October 14, 2002


Volvo gasoline engine meets world’s toughest emissions standards

Volvo Car Corporation is producing a new gasoline engine that complies with
California’s 2003 PZEV (Partial Zero Emission Vehicles) standard – the
toughest in the world – and will allow several Volvo models to be sold in
the state in the same category as zero-emission electric vehicles.

Starting next year, all auto manufacturers selling cars in California must
include a specified percentage of zero-emission vehicles in their lineups.
Legislators first envisioned that these would be electric vehicles (ZEVs
or Zero Emission Vehicles), but they subsequently decided to permit other
technologies – such as ‘ordinary’ gasoline engines, hybrids and natural gas
– provided emission levels are as low as those of electric cars, including
production of the electricity. These cars are described as Partial Zero
Emission Vehicles or PZEVs.

Volvo’s new technology, which earned Volvo’s development team the 2002 Henry
Ford Technology Award, produces emissions that are lower in hydrocarbons
and nitrogen oxide than the air going into the engine. In other words, the
car actually purifies the air, ridding it of these pollutants.

In production since September, the new 2.4-litre, five-cylinder engine will
be installed in Volvo V70 and S60 models sold in California.

Emissions of toxic hydrocarbons from Volvo’s PZEV vehicles have been
reduced to less than a thousandth of the levels from cars produced 30 years
ago.

The keys to the Volvo PZEV’s performance include a method of quickly
heating the car’s catalytic converter after cold starts and a modified fuel
system and fuel tank that reduce evaporative emissions to almost zero.

At least 90 percent of all emissions from a car are emitted from the
exhaust pipe within the first minute of starting. Once the catalytic
converter is hot, the emissions basically drop to zero.

To solve the cold-starting problem, Volvo engineers developed VVT (Variable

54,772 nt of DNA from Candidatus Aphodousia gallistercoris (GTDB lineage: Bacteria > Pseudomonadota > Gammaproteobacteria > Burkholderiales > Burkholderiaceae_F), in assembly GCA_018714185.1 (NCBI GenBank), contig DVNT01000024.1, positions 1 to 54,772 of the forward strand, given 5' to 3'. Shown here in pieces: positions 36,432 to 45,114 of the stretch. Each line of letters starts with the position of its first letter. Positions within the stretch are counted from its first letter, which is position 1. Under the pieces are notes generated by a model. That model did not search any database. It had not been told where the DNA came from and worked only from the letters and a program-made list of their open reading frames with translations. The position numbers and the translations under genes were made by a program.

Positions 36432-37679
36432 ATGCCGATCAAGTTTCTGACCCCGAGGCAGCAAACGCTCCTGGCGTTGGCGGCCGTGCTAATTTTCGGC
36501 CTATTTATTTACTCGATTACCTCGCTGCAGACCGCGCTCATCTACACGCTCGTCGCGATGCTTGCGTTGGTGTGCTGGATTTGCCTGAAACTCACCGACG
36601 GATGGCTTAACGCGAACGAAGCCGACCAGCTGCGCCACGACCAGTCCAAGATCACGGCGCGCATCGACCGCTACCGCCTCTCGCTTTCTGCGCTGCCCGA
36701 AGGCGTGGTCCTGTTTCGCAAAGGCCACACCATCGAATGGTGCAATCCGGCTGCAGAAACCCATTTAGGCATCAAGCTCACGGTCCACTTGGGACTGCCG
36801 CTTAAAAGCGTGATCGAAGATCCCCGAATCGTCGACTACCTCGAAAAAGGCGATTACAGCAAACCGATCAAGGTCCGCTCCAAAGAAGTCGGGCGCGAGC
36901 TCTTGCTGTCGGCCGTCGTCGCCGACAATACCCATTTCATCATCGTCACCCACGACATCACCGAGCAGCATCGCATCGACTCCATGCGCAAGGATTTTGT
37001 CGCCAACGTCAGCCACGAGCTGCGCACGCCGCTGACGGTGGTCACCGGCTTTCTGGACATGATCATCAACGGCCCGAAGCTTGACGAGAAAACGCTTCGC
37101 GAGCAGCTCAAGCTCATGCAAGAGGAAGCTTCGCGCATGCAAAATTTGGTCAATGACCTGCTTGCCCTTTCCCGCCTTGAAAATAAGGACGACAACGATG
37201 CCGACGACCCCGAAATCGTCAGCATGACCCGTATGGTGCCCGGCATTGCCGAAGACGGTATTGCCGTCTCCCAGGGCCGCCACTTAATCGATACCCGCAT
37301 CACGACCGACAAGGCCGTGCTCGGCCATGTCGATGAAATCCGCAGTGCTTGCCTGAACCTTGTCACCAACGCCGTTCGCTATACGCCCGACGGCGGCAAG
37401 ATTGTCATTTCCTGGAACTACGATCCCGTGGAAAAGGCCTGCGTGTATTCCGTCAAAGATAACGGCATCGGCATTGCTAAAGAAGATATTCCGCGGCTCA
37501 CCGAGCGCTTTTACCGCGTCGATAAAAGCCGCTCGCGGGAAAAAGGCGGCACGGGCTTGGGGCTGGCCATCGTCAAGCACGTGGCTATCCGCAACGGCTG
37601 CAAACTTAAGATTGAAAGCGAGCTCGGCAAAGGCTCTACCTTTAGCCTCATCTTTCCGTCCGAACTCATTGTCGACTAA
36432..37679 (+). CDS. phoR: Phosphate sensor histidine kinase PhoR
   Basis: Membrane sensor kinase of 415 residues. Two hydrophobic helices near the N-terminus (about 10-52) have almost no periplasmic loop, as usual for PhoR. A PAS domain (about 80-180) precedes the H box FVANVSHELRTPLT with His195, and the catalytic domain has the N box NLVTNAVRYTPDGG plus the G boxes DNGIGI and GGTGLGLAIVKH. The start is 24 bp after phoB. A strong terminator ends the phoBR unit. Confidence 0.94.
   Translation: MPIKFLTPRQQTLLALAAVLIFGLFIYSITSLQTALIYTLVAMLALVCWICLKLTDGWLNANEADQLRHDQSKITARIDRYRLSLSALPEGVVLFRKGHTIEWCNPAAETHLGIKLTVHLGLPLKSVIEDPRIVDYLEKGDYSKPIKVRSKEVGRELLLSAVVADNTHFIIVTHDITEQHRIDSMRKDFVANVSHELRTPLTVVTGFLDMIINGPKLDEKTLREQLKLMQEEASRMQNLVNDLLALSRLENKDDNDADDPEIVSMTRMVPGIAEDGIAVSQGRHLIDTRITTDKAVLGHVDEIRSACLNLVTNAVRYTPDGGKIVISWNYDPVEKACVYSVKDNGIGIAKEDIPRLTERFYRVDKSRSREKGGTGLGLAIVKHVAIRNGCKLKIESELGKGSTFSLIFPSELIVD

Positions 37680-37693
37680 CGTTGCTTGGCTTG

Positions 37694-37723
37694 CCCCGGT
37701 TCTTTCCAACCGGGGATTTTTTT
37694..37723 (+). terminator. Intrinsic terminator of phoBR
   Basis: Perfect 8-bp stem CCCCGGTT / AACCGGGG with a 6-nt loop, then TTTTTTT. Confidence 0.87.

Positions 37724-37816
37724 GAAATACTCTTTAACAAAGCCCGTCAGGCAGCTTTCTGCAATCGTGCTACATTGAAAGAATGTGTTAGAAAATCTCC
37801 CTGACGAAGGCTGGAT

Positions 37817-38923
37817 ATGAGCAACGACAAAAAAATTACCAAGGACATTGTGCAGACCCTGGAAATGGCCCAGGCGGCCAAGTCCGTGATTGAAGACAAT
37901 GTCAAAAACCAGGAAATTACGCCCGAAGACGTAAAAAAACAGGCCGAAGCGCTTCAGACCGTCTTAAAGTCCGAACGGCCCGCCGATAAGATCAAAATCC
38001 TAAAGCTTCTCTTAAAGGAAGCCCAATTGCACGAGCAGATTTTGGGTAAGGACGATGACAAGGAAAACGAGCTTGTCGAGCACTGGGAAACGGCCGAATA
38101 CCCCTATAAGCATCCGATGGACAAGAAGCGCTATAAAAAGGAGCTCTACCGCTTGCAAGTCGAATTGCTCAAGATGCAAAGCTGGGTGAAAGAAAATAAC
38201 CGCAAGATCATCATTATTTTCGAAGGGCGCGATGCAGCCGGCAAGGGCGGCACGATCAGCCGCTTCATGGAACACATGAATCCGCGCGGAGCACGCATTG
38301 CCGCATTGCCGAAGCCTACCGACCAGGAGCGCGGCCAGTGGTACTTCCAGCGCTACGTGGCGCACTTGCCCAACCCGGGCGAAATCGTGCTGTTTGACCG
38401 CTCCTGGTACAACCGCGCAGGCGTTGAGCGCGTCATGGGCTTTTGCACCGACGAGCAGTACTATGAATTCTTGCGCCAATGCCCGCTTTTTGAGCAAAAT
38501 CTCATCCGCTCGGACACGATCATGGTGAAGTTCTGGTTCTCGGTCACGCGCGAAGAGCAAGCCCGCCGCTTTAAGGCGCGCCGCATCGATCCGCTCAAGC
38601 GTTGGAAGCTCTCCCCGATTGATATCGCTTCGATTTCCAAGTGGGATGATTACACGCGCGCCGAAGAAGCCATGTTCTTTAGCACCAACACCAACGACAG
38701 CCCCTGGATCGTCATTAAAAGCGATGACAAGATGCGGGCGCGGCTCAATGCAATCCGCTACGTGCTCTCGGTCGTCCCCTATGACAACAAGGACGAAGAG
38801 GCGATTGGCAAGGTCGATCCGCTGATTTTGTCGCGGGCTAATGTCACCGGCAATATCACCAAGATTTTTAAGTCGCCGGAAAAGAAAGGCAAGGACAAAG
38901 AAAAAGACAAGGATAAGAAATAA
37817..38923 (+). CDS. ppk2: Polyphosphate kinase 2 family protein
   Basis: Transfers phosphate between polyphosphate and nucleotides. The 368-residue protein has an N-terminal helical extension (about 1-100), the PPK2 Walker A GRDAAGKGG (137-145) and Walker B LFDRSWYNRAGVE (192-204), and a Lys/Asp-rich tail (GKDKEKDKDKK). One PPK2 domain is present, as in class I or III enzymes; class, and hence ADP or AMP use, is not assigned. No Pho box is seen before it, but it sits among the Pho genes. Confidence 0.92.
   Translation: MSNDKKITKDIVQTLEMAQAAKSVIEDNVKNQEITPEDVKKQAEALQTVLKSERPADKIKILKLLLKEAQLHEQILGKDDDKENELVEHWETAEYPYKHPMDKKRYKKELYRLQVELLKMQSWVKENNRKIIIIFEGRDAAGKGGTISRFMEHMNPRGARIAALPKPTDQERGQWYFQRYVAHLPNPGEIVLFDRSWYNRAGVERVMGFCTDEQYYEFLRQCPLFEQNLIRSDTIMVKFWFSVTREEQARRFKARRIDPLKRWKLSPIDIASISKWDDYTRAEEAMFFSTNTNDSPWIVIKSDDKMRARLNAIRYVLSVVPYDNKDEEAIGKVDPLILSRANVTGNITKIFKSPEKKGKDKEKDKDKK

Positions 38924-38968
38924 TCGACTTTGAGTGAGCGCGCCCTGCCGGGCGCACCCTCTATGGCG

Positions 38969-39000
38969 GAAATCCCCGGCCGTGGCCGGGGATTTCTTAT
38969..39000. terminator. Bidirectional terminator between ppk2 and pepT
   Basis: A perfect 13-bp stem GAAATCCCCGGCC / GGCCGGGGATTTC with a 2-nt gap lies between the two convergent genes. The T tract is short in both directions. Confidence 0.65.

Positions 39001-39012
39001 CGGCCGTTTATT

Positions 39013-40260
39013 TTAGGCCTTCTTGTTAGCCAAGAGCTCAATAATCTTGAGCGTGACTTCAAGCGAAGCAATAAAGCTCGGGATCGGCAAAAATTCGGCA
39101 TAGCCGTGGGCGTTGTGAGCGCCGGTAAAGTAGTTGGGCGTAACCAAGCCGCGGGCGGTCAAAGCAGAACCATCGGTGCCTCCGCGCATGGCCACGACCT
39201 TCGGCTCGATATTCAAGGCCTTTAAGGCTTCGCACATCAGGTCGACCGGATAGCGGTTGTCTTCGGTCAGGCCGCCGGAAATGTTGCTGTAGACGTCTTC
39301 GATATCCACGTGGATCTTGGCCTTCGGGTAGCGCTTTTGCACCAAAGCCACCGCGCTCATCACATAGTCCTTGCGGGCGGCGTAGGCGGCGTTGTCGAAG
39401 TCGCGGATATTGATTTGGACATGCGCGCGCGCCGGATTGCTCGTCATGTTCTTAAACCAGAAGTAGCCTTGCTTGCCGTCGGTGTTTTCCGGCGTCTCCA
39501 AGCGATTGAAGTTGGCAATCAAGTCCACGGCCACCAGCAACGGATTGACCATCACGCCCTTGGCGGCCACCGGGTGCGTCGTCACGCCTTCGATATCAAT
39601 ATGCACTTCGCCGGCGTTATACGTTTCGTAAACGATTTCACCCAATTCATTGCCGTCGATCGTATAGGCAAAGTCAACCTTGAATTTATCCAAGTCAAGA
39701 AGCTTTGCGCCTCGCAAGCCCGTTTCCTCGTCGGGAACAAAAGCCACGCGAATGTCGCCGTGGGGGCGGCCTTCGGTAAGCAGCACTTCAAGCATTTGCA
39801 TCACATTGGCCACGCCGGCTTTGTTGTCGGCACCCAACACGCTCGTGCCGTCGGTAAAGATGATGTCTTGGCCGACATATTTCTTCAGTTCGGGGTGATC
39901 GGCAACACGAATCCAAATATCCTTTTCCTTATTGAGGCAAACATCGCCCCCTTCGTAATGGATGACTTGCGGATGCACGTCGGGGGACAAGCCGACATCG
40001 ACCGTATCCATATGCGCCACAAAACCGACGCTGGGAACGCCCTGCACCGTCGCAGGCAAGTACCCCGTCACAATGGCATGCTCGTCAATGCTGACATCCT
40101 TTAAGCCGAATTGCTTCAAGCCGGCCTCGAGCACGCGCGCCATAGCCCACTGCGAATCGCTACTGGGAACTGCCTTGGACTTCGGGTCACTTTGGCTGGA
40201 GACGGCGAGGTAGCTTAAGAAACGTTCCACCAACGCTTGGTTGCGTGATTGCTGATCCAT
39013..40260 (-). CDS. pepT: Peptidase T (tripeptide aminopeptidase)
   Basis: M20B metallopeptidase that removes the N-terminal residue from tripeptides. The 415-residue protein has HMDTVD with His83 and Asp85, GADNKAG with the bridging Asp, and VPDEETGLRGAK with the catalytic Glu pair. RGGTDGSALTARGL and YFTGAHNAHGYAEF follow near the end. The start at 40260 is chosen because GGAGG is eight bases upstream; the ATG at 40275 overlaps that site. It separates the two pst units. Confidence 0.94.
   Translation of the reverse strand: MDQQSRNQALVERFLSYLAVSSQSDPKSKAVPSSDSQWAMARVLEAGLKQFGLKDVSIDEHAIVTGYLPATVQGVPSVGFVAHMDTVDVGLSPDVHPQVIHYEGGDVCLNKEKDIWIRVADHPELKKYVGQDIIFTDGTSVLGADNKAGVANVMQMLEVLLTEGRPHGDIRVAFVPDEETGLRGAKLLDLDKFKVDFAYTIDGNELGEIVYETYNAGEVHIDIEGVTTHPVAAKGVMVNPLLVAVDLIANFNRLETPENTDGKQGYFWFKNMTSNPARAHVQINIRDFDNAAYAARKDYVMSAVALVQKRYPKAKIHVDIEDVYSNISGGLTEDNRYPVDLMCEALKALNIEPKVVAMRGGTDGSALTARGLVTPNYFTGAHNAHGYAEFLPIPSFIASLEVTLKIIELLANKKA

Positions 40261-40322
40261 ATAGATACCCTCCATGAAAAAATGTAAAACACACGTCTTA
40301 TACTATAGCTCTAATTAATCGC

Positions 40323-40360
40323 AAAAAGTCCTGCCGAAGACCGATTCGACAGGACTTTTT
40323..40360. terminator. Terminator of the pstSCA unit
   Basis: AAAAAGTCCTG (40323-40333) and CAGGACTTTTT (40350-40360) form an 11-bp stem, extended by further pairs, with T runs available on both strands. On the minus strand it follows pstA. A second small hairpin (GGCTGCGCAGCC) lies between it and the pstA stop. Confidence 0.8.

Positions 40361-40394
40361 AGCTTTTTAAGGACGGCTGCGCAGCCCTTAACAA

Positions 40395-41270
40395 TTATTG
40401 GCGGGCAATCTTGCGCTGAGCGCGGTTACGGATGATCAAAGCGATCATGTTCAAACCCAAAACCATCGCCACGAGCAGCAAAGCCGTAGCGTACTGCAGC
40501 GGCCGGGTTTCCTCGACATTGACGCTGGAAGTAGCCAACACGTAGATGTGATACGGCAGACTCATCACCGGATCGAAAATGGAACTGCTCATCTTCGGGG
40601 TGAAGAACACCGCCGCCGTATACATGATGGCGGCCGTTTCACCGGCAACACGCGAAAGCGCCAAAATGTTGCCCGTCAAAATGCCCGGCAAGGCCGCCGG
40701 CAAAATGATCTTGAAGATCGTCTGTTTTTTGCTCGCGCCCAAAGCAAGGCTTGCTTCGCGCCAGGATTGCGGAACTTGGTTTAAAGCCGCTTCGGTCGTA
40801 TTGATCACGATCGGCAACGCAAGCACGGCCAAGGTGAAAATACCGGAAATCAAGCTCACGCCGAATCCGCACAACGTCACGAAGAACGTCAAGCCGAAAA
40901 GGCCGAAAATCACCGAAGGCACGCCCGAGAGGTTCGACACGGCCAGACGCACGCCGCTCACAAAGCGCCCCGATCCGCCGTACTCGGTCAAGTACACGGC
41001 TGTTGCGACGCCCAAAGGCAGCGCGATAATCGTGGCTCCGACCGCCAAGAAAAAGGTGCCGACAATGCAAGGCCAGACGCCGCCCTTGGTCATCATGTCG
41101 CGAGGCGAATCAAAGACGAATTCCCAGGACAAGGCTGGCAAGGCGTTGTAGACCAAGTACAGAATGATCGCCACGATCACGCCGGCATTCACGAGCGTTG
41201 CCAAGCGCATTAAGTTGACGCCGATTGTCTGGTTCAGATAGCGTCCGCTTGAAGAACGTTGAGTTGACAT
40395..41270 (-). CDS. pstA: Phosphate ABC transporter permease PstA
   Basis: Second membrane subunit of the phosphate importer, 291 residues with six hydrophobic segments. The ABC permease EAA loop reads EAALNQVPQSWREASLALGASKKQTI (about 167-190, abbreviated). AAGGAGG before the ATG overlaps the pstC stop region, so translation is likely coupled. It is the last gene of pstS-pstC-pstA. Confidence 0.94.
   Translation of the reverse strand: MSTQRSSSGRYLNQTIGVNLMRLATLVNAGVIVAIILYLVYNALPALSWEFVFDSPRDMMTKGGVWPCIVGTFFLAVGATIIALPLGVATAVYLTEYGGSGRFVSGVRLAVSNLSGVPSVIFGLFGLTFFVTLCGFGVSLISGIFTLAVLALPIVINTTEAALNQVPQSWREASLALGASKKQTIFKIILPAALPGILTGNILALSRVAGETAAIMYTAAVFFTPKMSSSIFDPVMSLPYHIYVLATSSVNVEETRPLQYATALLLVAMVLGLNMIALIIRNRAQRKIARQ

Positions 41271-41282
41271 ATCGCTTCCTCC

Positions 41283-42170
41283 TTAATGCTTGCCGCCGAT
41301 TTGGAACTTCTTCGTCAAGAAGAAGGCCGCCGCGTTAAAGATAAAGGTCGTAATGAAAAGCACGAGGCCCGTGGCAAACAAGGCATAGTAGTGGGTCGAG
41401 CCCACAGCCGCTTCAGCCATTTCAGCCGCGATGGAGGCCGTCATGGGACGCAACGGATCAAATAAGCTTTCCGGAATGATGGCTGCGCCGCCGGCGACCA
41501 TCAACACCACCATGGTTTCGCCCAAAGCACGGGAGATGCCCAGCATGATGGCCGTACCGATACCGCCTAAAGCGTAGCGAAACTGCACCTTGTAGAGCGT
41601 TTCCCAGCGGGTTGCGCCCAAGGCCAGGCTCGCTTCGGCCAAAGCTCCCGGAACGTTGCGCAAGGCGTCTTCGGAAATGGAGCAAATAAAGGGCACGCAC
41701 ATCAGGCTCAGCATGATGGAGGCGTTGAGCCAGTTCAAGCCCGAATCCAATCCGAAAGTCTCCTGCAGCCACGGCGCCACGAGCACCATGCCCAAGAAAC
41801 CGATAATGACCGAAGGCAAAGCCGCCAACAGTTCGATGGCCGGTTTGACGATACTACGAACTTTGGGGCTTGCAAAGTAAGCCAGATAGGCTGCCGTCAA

Valve Timing), which enables the car to be started with excess air – in
other words, with a lean mixture, or ‘negative choke.’ This enables large
quantities of air to be heated, bringing the catalytic converter to working
temperature very quickly. New software has also been developed to control
the starting sequence with a high degree of precision.

Volvos with PZEV have two catalytic converters, the first of which is
installed close to the engine, immediately downstream of the exhaust
manifold. This also contributes to rapid activation of the unit.

Performance and fuel consumption are not adversely affected by PZEV.

Evaporative emissions are largely hydrocarbons that evaporate not only from
the fuel system, but also from the tires, body and air-conditioning system.
As a result of Volvo’s development work, evaporation from the Volvo PZEV
has been reduced to almost zero.

All components are manufactured to ensure long durability in view of the
length of the guarantee. VCC has been conducting comprehensive, accelerated
endurance tests to assure the operation of the complete emission
purification system for as long as 15 years or 240,000 kilometres (150,000
miles).

For the moment, only Volvo cars sold in California will be equipped with
the PZEV system, but several engines currently under development will also
be equipped with the technology. Volvo expects to widen its availability as
more units are produced and the costs drop accordingly.

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